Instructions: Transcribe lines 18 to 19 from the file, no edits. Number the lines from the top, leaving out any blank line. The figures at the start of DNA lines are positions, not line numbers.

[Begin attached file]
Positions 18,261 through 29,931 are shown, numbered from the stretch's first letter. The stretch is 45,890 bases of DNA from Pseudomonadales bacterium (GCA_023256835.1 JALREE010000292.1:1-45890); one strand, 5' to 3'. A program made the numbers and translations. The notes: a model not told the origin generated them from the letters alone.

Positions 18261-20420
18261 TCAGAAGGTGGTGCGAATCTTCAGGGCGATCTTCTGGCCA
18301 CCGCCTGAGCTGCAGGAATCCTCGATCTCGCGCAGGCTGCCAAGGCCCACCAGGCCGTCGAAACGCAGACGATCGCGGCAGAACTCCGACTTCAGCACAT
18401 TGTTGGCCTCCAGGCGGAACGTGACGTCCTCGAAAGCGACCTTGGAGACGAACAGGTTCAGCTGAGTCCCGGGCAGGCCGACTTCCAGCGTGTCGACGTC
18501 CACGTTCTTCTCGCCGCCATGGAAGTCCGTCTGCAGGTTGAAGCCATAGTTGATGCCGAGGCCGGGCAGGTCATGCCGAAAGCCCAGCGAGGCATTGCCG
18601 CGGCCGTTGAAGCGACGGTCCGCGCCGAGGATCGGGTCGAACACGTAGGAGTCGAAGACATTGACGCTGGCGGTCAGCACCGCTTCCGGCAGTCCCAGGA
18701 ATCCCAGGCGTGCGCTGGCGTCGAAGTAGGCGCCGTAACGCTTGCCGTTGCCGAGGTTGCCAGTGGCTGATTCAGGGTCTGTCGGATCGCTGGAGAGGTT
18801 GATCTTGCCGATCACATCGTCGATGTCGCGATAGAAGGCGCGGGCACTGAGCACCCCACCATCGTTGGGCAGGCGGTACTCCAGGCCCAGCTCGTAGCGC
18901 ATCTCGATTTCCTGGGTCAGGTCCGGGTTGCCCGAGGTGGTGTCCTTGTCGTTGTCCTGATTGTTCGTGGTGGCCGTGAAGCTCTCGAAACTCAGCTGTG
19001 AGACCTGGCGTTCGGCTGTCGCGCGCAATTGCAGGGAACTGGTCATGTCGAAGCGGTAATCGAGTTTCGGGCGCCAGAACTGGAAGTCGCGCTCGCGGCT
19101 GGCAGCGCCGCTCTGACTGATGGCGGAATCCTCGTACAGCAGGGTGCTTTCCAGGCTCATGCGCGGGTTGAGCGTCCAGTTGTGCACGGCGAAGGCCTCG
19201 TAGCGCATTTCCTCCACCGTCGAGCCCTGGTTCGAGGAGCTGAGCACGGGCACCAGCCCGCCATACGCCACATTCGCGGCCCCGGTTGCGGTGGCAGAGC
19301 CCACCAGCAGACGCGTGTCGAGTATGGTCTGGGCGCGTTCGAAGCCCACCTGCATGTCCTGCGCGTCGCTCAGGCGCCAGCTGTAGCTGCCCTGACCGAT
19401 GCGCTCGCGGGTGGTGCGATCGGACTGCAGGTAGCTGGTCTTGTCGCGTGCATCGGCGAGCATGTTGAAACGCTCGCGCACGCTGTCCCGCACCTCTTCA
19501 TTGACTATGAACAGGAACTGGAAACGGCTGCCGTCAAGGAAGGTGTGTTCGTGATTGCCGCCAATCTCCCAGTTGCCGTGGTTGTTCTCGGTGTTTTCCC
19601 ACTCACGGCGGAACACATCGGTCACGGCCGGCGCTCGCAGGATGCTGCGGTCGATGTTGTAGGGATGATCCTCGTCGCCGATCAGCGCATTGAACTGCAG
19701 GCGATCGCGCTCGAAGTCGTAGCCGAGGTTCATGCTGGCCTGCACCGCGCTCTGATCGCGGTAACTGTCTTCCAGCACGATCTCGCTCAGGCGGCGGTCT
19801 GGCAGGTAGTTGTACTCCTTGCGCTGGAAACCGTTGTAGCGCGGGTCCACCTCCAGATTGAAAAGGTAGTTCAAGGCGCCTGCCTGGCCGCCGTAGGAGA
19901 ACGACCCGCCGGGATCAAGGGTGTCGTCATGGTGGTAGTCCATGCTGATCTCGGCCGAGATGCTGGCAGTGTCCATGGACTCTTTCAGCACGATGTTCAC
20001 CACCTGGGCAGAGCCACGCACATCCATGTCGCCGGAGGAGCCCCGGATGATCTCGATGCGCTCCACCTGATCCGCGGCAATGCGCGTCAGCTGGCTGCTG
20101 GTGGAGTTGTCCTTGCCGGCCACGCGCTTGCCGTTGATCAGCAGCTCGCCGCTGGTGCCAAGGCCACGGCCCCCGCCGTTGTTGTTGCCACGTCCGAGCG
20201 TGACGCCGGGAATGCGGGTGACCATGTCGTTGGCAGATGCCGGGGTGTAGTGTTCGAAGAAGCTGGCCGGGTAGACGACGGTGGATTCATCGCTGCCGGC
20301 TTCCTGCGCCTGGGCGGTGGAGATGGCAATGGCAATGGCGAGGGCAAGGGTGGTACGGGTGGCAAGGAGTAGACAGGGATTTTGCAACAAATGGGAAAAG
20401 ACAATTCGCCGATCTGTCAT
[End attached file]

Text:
19701 GCGATCGCGCTCGAAGTCGTAGCCGAGGTTCATGCTGGCCTGCACCGCGCTCTGATCGCGGTAACTGTCTTCCAGCACGATCTCGCTCAGGCGGCGGTCT
19801 GGCAGGTAGTTGTACTCCTTGCGCTGGAAACCGTTGTAGCGCGGGTCCACCTCCAGATTGAAAAGGTAGTTCAAGGCGCCTGCCTGGCCGCCGTAGGAGA